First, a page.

Delivering BIM to the UK Market
Bew, M and Underwood, J 2009, 'Delivering BIM to the UK Market' , in: Handbook of research on building information modeling and construction informatics: concepts and technologies , IGI-Global, New York, pp. 30-64.
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Technology has developed dramatically over the past five and particularly three decades. The way we live our lives has changed and is set to change ever more with the effects this technology has on our planet’s environment. Construction is one of the world’s oldest industries and has been slow to adapt and change with the arrival of these developing technologies. For example, it has been nearly two decades since Building Information Modelling (BIM) was first mooted and we still await significant adoption. The UK picture is further burdened with a fragmented supply chain, slow consolidation and generally low investment in the industry. However, BIM is not CAD. It is so much more; like the move from old accounting packages to Enterprise Resource Planning (ERP), it includes the formal management of processes on a consistent, repeatable basis. Like ERP, this is a very difficult transition to make. The product vendors have not helped through creating a confused market, with patchy product capability and no process management tools available on a scalable production basis. Furthermore, the construction industry’s approach to contracts, training and education also need attention if it is to deliver this operating model. However, the key questions are: does it work and is it worth pursuing in the competitive UK market? The answer to both questions is yes, but it is important to be aware of what is involved, to understand the evolution and to take sensible steps to achieve the reward. The focus of this chapter is to begin exploring the issues towards the delivery of BIM to the UK construction market sector.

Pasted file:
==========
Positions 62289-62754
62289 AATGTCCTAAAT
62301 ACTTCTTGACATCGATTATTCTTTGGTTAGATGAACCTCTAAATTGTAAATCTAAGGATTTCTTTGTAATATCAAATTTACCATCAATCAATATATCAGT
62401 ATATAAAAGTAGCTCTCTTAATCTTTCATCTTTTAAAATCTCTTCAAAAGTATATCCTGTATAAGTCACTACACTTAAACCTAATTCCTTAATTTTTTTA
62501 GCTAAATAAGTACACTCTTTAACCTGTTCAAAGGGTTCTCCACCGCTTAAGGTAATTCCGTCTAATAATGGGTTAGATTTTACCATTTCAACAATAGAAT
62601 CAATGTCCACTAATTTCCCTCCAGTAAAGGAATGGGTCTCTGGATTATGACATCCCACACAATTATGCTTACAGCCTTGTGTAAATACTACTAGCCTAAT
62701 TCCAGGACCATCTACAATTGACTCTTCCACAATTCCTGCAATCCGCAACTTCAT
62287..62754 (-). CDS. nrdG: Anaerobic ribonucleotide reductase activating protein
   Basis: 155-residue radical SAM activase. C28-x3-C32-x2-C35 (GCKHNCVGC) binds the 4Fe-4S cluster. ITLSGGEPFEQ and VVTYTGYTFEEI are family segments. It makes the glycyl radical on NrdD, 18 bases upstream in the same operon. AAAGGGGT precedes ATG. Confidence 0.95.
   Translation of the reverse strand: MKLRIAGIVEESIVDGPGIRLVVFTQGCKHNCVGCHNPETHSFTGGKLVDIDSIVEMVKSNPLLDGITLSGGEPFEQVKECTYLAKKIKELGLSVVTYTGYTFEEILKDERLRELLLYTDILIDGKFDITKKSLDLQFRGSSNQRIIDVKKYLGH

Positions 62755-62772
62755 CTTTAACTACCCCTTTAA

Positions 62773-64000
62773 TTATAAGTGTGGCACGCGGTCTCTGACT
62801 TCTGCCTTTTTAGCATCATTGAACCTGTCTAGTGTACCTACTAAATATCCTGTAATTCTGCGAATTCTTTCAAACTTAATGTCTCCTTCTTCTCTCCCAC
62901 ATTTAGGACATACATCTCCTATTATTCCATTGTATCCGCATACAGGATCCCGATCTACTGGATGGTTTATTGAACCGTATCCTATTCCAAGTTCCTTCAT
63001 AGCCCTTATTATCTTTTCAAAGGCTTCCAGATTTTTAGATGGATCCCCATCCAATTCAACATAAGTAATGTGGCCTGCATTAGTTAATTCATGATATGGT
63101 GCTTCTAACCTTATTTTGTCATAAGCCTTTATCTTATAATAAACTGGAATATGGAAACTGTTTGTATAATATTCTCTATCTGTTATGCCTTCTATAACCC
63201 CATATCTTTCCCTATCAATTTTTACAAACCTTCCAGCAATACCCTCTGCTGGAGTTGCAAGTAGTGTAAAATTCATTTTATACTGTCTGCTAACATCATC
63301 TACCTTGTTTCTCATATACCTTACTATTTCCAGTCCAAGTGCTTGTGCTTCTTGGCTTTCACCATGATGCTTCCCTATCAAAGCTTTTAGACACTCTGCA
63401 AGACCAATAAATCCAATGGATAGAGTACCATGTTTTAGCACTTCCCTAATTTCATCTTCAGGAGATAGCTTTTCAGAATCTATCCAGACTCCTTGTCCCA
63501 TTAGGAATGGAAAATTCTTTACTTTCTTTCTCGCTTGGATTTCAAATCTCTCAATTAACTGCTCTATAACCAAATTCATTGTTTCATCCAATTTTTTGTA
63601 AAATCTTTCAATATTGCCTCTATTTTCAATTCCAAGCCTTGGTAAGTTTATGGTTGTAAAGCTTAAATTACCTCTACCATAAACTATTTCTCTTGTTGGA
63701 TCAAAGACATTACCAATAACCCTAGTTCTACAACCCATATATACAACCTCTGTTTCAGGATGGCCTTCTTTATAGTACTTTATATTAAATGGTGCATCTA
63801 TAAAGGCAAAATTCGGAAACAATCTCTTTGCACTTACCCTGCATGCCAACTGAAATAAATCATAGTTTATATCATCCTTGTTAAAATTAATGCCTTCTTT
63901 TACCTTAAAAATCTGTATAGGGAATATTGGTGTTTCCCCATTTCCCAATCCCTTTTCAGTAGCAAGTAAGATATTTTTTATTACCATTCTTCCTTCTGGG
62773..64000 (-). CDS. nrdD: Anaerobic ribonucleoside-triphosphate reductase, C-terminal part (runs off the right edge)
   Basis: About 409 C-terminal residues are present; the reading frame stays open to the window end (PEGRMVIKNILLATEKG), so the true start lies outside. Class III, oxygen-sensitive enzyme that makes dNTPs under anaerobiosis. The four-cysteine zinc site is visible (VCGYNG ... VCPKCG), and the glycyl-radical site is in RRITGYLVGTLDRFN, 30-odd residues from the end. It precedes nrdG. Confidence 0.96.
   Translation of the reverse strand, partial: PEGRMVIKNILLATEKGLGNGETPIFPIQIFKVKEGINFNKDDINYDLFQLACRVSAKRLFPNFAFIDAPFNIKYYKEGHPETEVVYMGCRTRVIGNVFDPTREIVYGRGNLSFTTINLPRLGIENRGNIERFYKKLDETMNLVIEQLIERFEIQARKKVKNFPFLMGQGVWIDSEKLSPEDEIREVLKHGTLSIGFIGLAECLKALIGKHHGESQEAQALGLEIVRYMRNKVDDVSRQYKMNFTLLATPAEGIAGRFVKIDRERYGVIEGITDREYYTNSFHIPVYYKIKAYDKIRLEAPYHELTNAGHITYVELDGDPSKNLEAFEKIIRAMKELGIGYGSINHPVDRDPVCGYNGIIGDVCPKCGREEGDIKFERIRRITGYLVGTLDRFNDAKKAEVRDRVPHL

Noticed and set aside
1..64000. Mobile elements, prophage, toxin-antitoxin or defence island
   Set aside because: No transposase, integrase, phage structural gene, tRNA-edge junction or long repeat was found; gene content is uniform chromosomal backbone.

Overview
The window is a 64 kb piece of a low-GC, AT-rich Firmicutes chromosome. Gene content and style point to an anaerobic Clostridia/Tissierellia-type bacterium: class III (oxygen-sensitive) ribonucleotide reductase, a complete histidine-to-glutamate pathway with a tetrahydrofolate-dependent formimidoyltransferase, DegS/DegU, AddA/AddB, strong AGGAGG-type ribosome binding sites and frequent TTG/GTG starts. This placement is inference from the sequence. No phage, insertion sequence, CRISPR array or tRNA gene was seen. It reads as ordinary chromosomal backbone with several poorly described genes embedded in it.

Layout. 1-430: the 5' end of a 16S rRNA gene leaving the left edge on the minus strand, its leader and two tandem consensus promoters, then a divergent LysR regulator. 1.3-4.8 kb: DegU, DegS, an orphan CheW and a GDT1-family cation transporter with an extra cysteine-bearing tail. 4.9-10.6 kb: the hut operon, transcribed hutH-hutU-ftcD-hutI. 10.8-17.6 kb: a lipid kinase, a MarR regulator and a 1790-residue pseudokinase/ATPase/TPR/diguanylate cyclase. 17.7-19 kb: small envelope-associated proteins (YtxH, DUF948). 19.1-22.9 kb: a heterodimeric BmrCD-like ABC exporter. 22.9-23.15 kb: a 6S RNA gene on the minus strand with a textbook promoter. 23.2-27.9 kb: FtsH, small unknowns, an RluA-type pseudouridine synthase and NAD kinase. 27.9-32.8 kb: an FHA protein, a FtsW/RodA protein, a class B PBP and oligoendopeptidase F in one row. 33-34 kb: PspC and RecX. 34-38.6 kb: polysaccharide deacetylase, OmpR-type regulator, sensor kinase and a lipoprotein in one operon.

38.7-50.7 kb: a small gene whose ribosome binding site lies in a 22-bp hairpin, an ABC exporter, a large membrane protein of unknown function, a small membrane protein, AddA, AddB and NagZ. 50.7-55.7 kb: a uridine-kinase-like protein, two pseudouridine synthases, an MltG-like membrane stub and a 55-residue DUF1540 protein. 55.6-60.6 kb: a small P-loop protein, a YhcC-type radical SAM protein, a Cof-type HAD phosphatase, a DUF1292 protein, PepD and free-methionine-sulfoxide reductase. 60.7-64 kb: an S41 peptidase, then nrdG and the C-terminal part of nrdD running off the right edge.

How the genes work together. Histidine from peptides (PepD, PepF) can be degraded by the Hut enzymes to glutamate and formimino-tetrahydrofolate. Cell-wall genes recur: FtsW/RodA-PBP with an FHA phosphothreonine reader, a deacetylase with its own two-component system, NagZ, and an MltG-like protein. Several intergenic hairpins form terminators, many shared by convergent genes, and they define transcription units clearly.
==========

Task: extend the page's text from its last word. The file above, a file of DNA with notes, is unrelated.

|Item Type:||Book Section|
|Editors:||Underwood, J and Isikdag, U|
|Themes:||Built and Human Environment|
|Schools:||Schools > College of Science & Technology > School of the Built Environment
Schools > College of Science & Technology > School of the Built Environment > Centre for Built Environment Sustainability and Transformation (BEST)
|Depositing User:||AL Sherwin|
|Date Deposited:||07 Oct 2011 14:28|
|Last Modified:||29 Oct 2015 01:14|
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